Burke Bindbeutel, University of Missouri School of Law
Last week, at a trial in a federal courthouse, I got to observe the effects of immigration policy on the human body’s dignity. If it does nothing else, reproductive justice limits what our government can force upon our bodies–the sources of our most fundamental autonomy. The people I saw in court came north to live by their sweat, and their bodily presence on this side of the Rio Grande was enough to have them rounded up and caged. Although it was chilling to witness the deprivation, I was heartened by the response of the court to the human need.
A fellow Mizzou law student and I dispatched to the borderlands during our spring break. In Del Rio, Texas we caught an episode of the fast-paced human drama known as Operation Streamline. Nine out of eleven Border Patrol sectors along the U.S.-Mexico border have opted to criminally prosecute unlawful migrants. Instead of the consequence-free administrative process favored by California, where Mexican migrants are released at the border, Streamline ensures a criminal record for the migrants. If they attempt to return to the United States, their offense could land them two years in jail.
Sixty-two defendants pled guilty and were sentenced in less than an hour. Just as the blisteringly fast proceeding ended, the prisoners complained that they had not received clean clothes or showers during their five-day incarceration. Inadequate hygienic services probably did not outrage the prisoners. They had already endured a difficult journey, some of them from as far as El Salvador. If clandestine train-hopping across a war zone didn’t deter them, then they probably don’t mind going without soap. But it’s incumbent on the judicial system that removes people en masse to provide basic dignities, which are just as necessary due process of law.
I thought of our work with LSRJ when one of the two women being sentenced told the judge that she needed to tomar pastillas para mi embarazo. The girl couldn’t have weighed ninety pounds. She was sitting out in the public benches due to space constraints, and from where I was sitting I couldn’t see her shackles, so I thought she was there to watch, like I was. But she was a pregnant border-crosser who had politely asked for pills to relieve morning sickness. Pregnancy has always seemed an unimaginable servitude to me, and here was this woman, barely more than a girl, wading across the Rio Grande by moonlight and imagining a better home for her kid than war-torn Mexico.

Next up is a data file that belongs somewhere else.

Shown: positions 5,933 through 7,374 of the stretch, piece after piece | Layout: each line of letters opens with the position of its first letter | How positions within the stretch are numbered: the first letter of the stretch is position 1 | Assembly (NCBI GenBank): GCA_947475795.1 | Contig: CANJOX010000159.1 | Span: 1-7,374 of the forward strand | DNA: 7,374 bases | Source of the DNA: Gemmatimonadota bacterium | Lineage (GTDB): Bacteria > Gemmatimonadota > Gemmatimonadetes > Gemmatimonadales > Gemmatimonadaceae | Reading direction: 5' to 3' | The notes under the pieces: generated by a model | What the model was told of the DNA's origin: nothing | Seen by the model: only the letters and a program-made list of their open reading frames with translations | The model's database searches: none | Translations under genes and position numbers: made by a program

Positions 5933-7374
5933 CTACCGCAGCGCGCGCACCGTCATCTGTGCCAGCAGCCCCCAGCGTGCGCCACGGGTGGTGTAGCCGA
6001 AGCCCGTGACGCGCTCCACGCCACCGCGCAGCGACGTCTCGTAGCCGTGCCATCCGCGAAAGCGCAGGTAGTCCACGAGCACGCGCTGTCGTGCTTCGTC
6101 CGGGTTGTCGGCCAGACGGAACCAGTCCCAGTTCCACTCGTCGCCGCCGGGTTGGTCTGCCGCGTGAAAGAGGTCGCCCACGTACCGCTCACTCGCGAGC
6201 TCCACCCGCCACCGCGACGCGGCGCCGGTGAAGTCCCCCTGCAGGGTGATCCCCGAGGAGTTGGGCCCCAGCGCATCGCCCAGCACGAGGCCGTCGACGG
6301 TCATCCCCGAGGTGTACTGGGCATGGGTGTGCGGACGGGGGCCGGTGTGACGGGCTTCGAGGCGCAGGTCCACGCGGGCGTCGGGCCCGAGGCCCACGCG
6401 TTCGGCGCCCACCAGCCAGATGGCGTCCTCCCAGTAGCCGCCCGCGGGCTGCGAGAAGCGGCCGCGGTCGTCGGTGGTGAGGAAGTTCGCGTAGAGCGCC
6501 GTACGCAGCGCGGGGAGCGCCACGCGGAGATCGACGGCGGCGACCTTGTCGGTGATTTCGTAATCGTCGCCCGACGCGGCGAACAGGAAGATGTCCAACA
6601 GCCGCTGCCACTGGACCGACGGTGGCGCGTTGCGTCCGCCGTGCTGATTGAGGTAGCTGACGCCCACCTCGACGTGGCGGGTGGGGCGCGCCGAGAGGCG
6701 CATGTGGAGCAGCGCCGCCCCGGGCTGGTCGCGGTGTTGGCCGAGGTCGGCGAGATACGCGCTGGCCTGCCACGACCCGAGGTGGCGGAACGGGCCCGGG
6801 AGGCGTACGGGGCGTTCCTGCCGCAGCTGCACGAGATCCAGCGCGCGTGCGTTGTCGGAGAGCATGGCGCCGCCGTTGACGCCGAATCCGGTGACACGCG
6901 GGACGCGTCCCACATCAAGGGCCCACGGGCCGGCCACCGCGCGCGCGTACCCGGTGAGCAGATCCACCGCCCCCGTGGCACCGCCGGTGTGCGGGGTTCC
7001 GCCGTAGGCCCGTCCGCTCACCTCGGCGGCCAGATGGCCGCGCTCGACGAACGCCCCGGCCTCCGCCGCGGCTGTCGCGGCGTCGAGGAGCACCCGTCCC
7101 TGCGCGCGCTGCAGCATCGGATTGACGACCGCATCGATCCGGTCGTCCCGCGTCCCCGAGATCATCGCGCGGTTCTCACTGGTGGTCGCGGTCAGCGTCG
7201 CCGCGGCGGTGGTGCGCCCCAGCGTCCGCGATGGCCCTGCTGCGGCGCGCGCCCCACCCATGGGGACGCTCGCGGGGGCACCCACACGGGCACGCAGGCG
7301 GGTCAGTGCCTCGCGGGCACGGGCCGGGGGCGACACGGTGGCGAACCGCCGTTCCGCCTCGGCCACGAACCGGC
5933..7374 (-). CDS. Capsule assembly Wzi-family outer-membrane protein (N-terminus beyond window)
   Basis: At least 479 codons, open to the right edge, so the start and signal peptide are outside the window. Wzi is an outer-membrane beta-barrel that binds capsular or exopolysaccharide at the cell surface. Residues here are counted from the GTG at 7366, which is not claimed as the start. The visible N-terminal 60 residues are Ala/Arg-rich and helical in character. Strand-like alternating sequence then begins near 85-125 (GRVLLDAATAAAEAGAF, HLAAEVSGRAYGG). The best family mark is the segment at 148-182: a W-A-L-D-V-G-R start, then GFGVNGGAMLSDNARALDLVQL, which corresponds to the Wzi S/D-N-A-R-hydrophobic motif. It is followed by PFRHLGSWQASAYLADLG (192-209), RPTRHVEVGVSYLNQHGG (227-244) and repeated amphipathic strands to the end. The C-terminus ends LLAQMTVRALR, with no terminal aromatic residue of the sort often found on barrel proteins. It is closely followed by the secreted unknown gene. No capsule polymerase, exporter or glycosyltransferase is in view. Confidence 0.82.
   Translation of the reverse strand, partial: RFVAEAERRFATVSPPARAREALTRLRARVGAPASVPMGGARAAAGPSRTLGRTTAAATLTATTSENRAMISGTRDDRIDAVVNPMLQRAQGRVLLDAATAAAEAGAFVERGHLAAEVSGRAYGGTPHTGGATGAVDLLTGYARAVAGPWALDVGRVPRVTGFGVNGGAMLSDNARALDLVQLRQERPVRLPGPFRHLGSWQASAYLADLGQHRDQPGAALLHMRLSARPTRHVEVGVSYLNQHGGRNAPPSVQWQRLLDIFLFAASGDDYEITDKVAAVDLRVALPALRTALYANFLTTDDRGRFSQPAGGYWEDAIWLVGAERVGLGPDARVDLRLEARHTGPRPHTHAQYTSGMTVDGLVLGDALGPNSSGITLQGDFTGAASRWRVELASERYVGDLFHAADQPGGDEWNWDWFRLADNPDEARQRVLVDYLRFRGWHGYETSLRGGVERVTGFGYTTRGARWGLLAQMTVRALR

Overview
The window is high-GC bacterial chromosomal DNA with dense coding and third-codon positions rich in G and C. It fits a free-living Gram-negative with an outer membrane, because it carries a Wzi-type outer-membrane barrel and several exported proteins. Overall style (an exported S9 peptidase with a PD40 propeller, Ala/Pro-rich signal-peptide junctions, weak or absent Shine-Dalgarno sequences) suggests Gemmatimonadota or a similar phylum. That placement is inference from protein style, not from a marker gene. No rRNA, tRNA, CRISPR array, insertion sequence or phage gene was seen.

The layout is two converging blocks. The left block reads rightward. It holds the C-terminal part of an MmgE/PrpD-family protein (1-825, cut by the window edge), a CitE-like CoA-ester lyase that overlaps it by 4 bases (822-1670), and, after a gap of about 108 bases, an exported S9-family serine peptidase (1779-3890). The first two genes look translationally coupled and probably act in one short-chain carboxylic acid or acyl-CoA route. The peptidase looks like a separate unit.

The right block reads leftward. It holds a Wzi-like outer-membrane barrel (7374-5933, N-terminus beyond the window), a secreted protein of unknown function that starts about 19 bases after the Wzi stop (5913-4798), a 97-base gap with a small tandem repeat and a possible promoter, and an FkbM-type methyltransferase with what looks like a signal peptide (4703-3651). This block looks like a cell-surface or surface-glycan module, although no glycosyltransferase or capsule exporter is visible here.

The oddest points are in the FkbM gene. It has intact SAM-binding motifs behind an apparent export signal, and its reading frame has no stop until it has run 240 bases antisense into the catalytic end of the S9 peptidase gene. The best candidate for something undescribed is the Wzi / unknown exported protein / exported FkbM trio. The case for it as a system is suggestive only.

Our constitution’s guarantee of birthright citizenship has been rebranded as a loophole for the offensively-coined “anchor babies.” Because people born on American soil are citizens regardless of their parents’ status, the anti-immigration lobby has detected an incentive for poor and pregnant people to decamp for their child’s birth.
It’s true that free trade policies combined with porous borders have encouraged mass migration. Perhaps if the United States were to curtail the opportunity for fresh arrivals to plant roots in our country, we could avoid having to deal with pregnant prisoners. Senator John Kyl advocates repeal of birthright citizenship. But I don’t think that would strike at the root of the problem of massive inequality in the border region. The border divides north from south, but it also divides rich and poor. Even if the U.S. won’t provide this woman a hospital bed, it ought to at least see that the basic needs of her body are attended to.
Concerns that so-called “aliens” have compromised hospital services are misplaced. In rural Texas, hospital care’s availability suffers from poor regulation and exploitative insurance companies. Blaming opportunists distracts from the systemic problems in our health system. It’s similar to those who blame the struggles of an unequal and financially strapped education system on a few freeloaders.
Reproductive justice will exist when people can “decide whether, when and how to have and parent children, with dignity, free from discrimination, coercion or violence.” It’s a sign of an unresponsive immigration policy when prospective mothers risk life and limb for a chance the chance to safely deliver. In Del Rio, the judge assured the prisoner that she would receive medical attention, but for the dozens more defendants on the next day’s Streamline docket, there are no guarantees.